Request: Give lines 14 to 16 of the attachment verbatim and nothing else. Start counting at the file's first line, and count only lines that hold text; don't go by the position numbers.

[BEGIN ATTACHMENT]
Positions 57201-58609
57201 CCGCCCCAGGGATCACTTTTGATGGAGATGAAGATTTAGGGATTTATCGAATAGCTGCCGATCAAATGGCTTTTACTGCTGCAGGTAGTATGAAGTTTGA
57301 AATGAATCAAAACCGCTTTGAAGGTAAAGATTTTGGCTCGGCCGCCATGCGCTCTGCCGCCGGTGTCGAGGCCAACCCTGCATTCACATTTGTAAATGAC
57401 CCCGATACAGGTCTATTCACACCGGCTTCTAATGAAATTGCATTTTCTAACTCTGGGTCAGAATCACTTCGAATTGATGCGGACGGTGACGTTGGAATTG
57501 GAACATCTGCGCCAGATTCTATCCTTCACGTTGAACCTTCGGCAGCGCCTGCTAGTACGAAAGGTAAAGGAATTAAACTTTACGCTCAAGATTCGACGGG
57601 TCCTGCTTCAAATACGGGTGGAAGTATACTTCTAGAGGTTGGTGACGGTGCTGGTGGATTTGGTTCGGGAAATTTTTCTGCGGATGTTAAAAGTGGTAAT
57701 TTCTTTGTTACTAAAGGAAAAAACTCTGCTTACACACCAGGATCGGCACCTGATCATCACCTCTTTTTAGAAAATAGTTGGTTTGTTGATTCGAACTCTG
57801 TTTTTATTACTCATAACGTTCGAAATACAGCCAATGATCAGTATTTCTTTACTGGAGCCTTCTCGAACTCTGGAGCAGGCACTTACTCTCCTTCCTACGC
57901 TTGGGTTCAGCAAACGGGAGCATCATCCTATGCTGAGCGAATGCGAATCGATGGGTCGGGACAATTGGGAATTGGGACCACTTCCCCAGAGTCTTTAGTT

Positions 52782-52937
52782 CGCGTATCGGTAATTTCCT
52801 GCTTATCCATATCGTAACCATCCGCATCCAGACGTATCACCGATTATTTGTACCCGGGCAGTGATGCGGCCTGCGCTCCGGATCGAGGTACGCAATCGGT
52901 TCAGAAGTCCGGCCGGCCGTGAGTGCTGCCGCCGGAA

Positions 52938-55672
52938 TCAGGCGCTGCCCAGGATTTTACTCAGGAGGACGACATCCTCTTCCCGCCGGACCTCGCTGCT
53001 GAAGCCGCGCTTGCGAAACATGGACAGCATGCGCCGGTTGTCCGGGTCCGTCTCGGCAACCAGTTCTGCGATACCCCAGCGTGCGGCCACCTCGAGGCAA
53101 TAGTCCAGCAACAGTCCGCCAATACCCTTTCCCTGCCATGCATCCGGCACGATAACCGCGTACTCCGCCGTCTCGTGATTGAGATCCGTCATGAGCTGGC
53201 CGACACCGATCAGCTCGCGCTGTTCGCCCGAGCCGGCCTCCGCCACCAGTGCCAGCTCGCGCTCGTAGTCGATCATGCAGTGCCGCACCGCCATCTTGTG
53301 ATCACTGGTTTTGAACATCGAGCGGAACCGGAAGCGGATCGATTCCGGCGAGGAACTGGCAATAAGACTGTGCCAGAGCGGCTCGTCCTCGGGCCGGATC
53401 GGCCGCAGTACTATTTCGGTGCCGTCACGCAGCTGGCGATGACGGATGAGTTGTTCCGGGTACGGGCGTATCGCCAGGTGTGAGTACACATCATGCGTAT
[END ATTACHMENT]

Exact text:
Positions 52938-55672
52938 TCAGGCGCTGCCCAGGATTTTACTCAGGAGGACGACATCCTCTTCCCGCCGGACCTCGCTGCT
53001 GAAGCCGCGCTTGCGAAACATGGACAGCATGCGCCGGTTGTCCGGGTCCGTCTCGGCAACCAGTTCTGCGATACCCCAGCGTGCGGCCACCTCGAGGCAA